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IBNeko's Journal-Nyo~!
Stalking. Via Printer. o.O


It sounds like a conspiracy theory, but it isn't. The pages coming out of your color printer may contain hidden information that could be used to track you down if you ever cross the U.S. government.

Last year, an article in PC World magazine pointed out that printouts from many color laser printers contained yellow dots scattered across the page, viewable only with a special kind of flashlight. The article quoted a senior researcher at Xerox Corp. as saying the dots contain information useful to law-enforcement authorities, a secret digital "license tag" for tracking down criminals....


...With the Xerox printers, the information appears as a pattern of yellow dots, each only a millimeter wide and visible only with a magnifying glass and a blue light.

The EFF said it has identified similar coding on pages printed from nearly every major printer manufacturer, including Hewlett-Packard Co., though its team has so far cracked the codes for only one type of Xerox printer.

The U.S. Secret Service acknowledged yesterday that the markings, which are not visible to the human eye, are there, but it played down the use for invading privacy.

"It's strictly a countermeasure to prevent illegal activity specific to counterfeiting," agency spokesman Eric Zahren said. "It's to protect our currency and to protect people's hard-earned money."...

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p_trekkie From: p_trekkie Date: October 19th, 2005 04:08 pm (UTC) (Link)
I had a similar reaction when I read the article yesterday on slashdot.... but note, it's only color laserjets, which most of us don't use....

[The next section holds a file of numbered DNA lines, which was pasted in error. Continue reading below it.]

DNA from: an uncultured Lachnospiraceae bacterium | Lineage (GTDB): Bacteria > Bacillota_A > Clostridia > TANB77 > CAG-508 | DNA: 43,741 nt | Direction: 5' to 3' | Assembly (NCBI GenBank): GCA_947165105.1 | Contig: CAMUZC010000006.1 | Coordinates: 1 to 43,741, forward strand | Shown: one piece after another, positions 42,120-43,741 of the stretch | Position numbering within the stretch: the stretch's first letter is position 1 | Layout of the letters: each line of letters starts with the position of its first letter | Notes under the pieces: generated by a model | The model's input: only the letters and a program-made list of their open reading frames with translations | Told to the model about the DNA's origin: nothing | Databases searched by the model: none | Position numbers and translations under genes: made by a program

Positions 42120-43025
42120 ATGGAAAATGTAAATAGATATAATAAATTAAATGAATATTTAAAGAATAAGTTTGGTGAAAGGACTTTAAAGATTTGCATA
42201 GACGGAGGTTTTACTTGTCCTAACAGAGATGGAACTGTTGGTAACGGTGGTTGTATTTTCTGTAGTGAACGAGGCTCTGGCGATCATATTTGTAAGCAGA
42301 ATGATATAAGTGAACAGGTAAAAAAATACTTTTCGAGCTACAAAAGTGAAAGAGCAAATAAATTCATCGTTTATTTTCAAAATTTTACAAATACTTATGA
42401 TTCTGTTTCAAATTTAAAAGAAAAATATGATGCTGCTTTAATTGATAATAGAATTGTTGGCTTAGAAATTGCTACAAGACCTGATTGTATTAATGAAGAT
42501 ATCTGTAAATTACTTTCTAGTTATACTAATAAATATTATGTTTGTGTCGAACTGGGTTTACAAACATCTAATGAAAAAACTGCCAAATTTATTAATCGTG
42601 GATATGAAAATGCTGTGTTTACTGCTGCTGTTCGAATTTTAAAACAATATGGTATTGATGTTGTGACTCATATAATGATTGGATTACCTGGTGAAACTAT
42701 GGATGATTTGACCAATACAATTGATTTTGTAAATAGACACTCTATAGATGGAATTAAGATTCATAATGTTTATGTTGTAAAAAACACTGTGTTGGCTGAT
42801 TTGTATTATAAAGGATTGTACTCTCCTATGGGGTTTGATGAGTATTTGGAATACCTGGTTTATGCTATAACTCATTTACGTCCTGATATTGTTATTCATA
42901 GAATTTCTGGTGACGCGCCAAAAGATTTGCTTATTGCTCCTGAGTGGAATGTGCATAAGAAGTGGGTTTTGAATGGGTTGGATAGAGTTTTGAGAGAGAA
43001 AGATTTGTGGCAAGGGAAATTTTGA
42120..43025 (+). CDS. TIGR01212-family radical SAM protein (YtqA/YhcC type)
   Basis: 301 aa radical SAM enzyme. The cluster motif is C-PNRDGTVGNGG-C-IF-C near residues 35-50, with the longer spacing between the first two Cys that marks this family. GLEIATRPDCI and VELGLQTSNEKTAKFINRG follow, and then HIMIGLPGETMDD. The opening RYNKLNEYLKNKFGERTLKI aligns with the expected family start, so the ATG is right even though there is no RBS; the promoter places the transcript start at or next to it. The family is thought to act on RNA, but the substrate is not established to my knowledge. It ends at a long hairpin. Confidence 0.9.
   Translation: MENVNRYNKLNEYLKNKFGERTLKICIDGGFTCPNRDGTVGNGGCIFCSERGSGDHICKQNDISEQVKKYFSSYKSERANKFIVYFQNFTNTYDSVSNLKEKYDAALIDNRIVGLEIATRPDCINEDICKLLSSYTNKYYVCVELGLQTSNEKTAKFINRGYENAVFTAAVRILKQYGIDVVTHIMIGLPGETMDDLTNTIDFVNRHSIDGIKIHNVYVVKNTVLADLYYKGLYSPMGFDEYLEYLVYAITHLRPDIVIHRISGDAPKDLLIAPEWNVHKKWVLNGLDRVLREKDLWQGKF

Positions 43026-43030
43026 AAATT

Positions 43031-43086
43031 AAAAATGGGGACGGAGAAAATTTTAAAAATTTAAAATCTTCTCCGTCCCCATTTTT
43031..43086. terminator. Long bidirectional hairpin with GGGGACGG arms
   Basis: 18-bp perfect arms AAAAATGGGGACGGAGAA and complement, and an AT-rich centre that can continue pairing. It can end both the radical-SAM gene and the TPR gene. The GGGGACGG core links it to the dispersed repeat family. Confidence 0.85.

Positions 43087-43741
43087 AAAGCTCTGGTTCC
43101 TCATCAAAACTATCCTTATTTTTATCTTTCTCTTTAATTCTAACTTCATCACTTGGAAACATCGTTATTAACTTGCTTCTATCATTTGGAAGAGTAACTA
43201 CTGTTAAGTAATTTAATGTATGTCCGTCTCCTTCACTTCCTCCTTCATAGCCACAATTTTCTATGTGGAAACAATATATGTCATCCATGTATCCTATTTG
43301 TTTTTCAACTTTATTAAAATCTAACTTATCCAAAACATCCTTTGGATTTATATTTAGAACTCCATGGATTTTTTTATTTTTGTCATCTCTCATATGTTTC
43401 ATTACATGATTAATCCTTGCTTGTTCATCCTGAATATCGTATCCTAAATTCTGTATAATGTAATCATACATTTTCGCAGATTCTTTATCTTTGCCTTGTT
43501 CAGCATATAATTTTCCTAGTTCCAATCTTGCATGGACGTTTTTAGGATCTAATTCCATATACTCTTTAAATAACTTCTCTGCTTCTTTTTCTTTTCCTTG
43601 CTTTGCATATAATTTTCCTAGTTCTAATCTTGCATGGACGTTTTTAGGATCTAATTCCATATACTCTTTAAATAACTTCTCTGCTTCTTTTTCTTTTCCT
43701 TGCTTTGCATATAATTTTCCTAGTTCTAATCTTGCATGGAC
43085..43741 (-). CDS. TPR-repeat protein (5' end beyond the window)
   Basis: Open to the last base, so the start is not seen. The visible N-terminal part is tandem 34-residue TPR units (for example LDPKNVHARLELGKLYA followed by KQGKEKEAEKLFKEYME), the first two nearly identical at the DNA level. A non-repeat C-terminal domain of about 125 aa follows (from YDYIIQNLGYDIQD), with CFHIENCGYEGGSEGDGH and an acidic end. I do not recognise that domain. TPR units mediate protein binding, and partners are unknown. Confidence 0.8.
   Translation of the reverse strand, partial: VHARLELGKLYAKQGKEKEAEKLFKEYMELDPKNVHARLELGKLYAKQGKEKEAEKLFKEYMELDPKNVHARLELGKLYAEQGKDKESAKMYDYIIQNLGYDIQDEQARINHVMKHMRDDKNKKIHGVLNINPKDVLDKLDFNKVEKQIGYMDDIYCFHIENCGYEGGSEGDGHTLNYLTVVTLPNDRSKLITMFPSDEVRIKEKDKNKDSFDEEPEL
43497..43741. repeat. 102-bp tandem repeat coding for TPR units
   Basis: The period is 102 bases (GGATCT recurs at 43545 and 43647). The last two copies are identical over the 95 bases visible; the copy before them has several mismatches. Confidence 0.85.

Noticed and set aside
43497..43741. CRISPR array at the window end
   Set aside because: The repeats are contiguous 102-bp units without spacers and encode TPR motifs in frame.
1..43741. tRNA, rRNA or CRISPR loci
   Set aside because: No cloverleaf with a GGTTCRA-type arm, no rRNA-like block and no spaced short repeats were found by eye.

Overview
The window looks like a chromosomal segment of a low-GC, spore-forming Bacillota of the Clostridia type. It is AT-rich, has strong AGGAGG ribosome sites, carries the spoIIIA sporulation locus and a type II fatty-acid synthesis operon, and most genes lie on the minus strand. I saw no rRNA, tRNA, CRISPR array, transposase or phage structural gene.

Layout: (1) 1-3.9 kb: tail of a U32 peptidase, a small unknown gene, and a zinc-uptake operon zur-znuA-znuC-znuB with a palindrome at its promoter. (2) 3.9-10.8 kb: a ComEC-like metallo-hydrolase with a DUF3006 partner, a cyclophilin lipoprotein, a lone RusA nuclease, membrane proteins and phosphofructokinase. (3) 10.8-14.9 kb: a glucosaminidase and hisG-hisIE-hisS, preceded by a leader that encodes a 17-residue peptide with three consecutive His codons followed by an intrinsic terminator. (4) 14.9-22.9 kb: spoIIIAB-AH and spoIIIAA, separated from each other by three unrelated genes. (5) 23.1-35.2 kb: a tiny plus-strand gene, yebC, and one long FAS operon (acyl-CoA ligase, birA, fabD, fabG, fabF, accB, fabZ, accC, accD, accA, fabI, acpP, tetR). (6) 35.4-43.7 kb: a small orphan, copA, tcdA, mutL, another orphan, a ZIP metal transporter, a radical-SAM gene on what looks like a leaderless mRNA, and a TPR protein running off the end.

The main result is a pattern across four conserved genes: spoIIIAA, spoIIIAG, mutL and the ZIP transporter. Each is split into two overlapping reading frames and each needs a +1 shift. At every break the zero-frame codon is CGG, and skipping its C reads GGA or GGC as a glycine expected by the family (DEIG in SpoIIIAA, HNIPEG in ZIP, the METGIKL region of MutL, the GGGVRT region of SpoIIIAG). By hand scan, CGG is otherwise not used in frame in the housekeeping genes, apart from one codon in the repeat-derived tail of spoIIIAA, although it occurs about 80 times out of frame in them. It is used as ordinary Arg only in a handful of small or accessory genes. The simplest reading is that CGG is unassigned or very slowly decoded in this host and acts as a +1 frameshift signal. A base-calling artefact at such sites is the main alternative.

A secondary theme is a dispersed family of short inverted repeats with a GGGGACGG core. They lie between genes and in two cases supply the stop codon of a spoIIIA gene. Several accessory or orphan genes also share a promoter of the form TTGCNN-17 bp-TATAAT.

ibneko From: ibneko Date: October 19th, 2005 04:12 pm (UTC) (Link)
Hmmm, true. I guess most counterfeiters don't use inkjet printers... XP
jaiwithani From: jaiwithani Date: October 19th, 2005 04:55 pm (UTC) (Link)
One more reason to always use public (i.e. library) printers.

The more pressing question is exactly what information is stored in the "index" these companies use. Is there enough information to track the printer back to the end-user? I'd think that the marks would correspond to a serial code, which requires ifnromation that may or may not be controlled by the retailer/seller to be useful in tracking down an individual. So the government needs at least two third-parties to hand over customer data, which they might or might not be able to, depending on the tenacity of their record-keeping.

Currency? WTF? Counterfieters don't use HP laserjets...

I'll add this to my list of reasons to prefer digital documents to dead-tree copies. Digital information can at least be fully inspected, and even if media is marked, it's usually trivial to copy it to a "clean" medium.
tinkleneko From: tinkleneko Date: October 20th, 2005 12:08 am (UTC) (Link)
... O.o wt..f.....
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